These are problems that can only be fixed with more funding and resources, and now is the time to respond. Not only are the displaced battling to survive each day, they don't know how long they can stay wherever they are, if they will need to flee again or if their lives will ever return to normal. When and how this ends, nobody knows. What we do know is that humanitarian aid is desperately needed to keep people alive. The road ahead is long and the international community needs to step up now to save Iraq before it falls beyond repair.
Peacemaking is among the good deeds incumbent on Muslims during the holy month of fasting and prayer. Distribution of charity and food, customary at Ramadan, is needed especially by people displaced by conflict. How, then, will Ramadan be celebrated in the countries worst affected by the latest Middle East crisis?
The United States and the other international powers should look beyond short-term strategies for reducing violence and combating terrorism, as the failure in their quest stems from disregarding the underlying issues.
Iraqi refugees do not have the right to work in Jordan, but they can engage in "under-the-radar" income generation activities. This informal work, much of it undertaken in refugees' homes, is a source of much-needed money to provide for their families.
Her name is Um Mohammad. I don't know what her real name is. At the first glance in front of her house which is basically a tent in Amman, you'd think...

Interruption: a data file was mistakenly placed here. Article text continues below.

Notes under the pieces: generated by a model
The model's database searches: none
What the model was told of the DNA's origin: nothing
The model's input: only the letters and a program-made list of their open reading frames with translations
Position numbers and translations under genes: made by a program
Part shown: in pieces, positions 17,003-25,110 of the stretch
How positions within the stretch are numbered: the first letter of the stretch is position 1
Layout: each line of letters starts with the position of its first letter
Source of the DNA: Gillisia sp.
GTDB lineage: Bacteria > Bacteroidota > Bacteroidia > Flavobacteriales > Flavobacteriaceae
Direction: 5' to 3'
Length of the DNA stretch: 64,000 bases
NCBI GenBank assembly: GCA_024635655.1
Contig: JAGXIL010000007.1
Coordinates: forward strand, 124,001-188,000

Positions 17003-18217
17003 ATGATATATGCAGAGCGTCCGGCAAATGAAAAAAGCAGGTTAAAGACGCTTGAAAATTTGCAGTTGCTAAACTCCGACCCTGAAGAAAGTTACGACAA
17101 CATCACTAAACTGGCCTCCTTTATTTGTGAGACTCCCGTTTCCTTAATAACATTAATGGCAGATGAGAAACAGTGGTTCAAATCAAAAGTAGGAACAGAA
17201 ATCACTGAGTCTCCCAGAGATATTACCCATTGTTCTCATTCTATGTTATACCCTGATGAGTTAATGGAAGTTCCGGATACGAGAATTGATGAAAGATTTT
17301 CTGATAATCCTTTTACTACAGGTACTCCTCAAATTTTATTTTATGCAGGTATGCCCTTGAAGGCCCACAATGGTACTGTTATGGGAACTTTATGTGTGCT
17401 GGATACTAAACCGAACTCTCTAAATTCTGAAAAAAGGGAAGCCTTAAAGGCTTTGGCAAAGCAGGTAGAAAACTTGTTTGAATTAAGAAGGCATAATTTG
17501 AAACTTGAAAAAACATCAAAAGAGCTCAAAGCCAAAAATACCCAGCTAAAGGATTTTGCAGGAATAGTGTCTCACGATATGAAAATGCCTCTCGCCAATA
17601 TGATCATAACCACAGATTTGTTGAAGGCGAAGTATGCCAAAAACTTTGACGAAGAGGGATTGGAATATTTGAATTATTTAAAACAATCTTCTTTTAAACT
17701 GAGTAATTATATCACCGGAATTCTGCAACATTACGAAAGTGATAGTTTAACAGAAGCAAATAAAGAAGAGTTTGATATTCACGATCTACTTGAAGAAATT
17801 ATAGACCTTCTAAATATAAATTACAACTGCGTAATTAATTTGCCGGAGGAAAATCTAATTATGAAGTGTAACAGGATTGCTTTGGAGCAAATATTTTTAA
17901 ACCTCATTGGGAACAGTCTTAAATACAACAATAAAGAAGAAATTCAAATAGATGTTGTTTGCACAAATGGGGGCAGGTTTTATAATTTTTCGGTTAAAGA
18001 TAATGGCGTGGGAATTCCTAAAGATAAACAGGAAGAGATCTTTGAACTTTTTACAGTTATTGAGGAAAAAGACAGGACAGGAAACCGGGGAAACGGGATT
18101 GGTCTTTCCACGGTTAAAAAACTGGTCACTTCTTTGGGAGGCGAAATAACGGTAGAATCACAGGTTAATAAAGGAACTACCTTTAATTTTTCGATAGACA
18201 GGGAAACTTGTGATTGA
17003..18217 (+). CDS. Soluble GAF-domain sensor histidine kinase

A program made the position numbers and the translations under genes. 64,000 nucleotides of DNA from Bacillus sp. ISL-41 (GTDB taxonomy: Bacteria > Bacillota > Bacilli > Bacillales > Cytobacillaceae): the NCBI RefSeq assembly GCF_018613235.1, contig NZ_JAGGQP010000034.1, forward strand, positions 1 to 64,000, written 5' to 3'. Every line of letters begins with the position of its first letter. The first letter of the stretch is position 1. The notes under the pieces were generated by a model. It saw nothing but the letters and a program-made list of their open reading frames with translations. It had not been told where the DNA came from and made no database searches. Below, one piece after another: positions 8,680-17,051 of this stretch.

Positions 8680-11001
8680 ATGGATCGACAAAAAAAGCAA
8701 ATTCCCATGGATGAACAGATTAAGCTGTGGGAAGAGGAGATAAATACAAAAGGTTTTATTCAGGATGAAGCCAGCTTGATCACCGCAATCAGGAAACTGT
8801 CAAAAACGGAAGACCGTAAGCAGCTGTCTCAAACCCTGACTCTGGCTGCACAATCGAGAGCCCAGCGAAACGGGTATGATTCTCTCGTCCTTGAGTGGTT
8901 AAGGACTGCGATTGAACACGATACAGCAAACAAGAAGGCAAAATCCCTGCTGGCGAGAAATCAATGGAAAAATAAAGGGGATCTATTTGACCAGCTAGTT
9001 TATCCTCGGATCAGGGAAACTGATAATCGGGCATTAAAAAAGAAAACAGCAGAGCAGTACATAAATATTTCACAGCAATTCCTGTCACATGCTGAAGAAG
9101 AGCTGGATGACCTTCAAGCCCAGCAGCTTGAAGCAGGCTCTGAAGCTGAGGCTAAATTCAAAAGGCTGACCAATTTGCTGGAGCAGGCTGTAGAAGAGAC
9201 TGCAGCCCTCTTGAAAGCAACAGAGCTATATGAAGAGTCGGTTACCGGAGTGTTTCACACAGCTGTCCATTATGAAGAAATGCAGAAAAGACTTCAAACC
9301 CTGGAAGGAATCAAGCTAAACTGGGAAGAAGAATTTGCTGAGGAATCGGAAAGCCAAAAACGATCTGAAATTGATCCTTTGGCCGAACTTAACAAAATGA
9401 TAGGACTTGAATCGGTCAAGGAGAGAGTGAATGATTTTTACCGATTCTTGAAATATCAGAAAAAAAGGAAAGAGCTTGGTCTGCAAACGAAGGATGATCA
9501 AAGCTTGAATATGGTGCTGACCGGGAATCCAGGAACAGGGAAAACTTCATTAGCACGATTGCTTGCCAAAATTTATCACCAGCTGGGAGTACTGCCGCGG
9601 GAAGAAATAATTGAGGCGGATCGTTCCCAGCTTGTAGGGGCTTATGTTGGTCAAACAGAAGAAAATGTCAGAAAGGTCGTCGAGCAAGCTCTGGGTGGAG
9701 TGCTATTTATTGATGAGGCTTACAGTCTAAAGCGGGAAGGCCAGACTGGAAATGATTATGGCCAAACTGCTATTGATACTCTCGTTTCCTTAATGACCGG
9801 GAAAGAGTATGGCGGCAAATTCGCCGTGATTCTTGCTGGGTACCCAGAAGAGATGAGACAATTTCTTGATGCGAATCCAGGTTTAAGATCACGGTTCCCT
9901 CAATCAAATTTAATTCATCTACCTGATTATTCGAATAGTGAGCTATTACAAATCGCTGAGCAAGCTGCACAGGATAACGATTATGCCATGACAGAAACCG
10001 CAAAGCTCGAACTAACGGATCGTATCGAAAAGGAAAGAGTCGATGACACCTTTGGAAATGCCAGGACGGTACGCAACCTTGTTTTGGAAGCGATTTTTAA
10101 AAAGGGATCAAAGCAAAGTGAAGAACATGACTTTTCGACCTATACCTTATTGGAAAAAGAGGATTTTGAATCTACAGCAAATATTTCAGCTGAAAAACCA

Courage and determination are inspiring and infectious. Once you hear their stories, you want to help them succeed. You put yourself in their shoes.
Muntaha Flufel says on most days she sits alone at home watching TV, unable to interact with the community she lives in. She keeps her windows and doors locked, in fear that someone might break in and attack her like they did in Baghdad in 2004.
Iraq is a country that is on the verge of collapse. Violence is on the upswing, and these people who bravely served America have been left twisting in the wind. Many have been forced into hiding. Others and their families have not just been threatened; they've been killed.
I hope when we talk about Iraq and the billions of dollars spent on the war, the American lives sacrificed, or how the war has damaged our reputation, I hope that we will also discuss how many millions of Iraqi lives have forever been changed by the war.
The unintended consequences of Operation Iraqi Freedom will have to be endured by us all for a very long time. Ten years after, it is still as if we are just getting started.
From its founding 32 years ago this month, Jesuit Refugee Service has made it a priority to work with "forgotten" refugees -- those living in the shadows -- whose plight is overlooked by others.
Militarism in the U.S. seems to have a gravitational force pulling a wide array of resources and sectors into its orbit. Our involvement with Iraq serves as a case study for how deeply rooted militarism is in American culture and political life.
On Monday last, I went to Charles de Gaulle airport with members of the AEMO to meet family members of people wounded in the October 31 attack on the Baghdad Cathedral.
Americans should reflect the "character of a nation" by not forgetting the millions of Iraqi and Afghanistan refugees who are, once again, the wretched legacy of wars they had no hand in.
Silhouetted by a searing light, actress Kim Schultz transforms. With arms pleading, head vaguely lifted, she recites, "There is no place for us in Iraq now -- no place called home."
One of the least talked about aspects of the 2003 US-led allied incursion into Iraq is the Iraqi refugee crisis. Over the past seven years, over four million Iraqis have been displaced from their homes.